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  • Therapeutic Uses of Storytelling: An Interdisciplinary Approach to Narration as Therapy ed. by Camilla Asplund Ingemark
  • Ronda Walker Weaver
Therapeutic Uses of Storytelling: An Interdisciplinary Approach to Narration as Therapy. Ed. Camilla Asplund Ingemark. (Lund: Nordic Academic Press, 2013. Pp. 208, foreword, notes, references, photographs, acknowledgments, author biographies.)

Most folklorists are aware that storytelling and story-gathering are therapeutic activities for both themselves and the teller. Ingemark’s compilation of papers from the symposium “The Therapeutic Use of Storytelling,” held at Åbo Akademi University in Finland, December 13–14, 2012, with authored papers from Finland, Germany, Sweden, Estonia, and the United States, not only reinforces this knowledge but also gives the reader a perspective of various elements and types of stories, presented by folks from many areas of academia, including psychology, social work, history, writing, and folkloristics. Ingemark acknowledges existing research and then pushes the envelope as she introduces the reader to some pretty interesting new research.

A rich introduction into therapeutic uses of storytelling, by Ingemark, discusses the power of the flowing, dynamic form of storytelling, particularly emphasizing that telling one’s story and putting it into a narrative form help make that personal story manageable, particularly when it comes to finding a resolution or closure to the story. Ingemark emphasizes the ways in which narratives are therapeutic. She suggests that narratives, and the problems often shared in one’s story, are based on ideologies and culturally sanctioned ways of sharing stories and experiences. These ways of sharing can be restrictive, forcing the teller and listener into roles that restrict a person’s autonomy, perhaps placing him or her in an uncomfortable position—think of William Bascom’s four functions of folklore—meant for reinforcing stereotypes and values; or they can be constructive, giving the teller and listener opportunities to learn about their ways, and putting words to life’s elements that otherwise can go unnoted. Narratives can educate and entertain, allowing one to see his or her story from a different perspective and see new approaches to relationships, which is often the goal of therapy, including the possibility of being able to reinvent oneself or re-author one’s story, and, hence, one’s life and relationships.

Still in this section, Ingemark shares how some stories are best left untold, or better yet, why therapists should not open what they can’t close. Narratives cannot, by themselves, heal, but they are a tool to reconciliation. Storytelling is also a way to reflect—making sense of one’s world, sharing one’s past as a way of leaving a legacy, and purely as a way of self-reflection—creating a distance between the event and the individual. Lastly, Ingemark discusses the role of community in storytelling.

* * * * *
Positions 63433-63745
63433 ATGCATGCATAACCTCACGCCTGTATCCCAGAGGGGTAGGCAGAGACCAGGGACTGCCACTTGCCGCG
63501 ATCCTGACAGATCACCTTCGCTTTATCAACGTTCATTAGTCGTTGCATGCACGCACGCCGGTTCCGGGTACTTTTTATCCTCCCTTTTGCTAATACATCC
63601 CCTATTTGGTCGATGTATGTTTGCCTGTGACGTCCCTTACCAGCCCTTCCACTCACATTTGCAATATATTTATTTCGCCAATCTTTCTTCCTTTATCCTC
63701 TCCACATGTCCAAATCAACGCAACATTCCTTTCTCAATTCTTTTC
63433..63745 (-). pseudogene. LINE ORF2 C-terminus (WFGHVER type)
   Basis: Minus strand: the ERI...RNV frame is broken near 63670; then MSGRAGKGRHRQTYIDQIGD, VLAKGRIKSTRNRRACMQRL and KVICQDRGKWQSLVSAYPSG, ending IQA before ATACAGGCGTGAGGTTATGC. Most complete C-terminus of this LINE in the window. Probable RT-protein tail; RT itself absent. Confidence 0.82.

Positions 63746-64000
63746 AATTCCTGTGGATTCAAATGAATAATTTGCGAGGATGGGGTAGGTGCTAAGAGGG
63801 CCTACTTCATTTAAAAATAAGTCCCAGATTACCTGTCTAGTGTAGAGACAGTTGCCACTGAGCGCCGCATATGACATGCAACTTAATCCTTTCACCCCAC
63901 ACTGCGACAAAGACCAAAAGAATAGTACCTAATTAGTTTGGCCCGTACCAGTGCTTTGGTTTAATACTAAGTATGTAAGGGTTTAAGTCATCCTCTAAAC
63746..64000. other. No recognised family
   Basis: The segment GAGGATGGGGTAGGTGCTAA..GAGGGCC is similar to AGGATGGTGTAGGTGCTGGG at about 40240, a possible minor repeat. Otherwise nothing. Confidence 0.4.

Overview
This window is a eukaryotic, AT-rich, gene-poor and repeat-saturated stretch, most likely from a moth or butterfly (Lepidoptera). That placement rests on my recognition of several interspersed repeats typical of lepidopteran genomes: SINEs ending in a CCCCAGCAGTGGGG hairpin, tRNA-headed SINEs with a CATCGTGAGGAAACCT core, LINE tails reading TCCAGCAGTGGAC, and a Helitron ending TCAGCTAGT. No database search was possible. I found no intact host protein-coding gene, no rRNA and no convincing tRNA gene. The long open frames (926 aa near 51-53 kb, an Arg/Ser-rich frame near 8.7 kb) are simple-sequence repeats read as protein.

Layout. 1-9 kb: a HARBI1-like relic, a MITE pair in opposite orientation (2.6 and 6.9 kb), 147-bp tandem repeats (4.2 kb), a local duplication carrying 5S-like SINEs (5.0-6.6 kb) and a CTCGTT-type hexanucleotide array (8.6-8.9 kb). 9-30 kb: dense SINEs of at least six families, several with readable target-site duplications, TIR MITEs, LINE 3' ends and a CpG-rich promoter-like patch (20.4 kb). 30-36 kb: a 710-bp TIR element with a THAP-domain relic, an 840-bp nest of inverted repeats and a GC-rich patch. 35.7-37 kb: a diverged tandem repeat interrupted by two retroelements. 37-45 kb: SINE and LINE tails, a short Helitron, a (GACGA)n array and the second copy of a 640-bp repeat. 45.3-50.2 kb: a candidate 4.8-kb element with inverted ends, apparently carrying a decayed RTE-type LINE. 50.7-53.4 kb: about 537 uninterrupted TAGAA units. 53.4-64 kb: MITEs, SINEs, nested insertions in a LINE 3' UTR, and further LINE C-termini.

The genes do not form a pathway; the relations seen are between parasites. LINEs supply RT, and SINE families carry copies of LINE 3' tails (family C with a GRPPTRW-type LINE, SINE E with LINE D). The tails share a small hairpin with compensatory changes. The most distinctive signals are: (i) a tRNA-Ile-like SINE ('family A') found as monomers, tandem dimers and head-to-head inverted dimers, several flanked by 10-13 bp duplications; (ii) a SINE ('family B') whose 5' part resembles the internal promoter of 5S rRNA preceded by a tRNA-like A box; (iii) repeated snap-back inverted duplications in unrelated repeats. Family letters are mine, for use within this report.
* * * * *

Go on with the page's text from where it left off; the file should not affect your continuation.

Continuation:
Going forward, the book is divided into three sections, with “Identity and Therapeutic Narrative,” being the first section. Here, we read about “Narrative Identity and Psychotherapy,” by Donald Polkinghorne, learning that “[n]arrative is a mode of thought that links together a set of life happenings or choices as they hinder or contribute to an outcome” (p. 21). Geir Lundby’s “From Single to Double Stories of Identity” talks about the absent, but implied stories—life experiences that are not put into a narrative: daily, perhaps mundane events that are not “unique” or “special,” and how to take the trivial and add it to the already existing story. “You Should Say Such Things That Mobile Phones Will Fall,” by Moon Meier, explores performance between the teller and listener, with the teller being not only the performer but the “tradition carrier” (p. 68) with the responsibility of teaching others how to share their stories.

The second section, titled “Coping with the Past and the Present,” shares historical writings and contemporary tales and discusses the value they are to the teller, to the clinician, and to the [End Page 115] audience. “More than Scapegoating” reaches into the past, looking at the supernatural and child-killing demons in Greece and Rome. Interestingly, the authors, Camilla Asplund Ingemark and Dominic Ingemark, suggest that when the demon is named, the terror begins to dissolve, making “the problem more tangible” (p. 81). “Dealing with Emotions” talks about...


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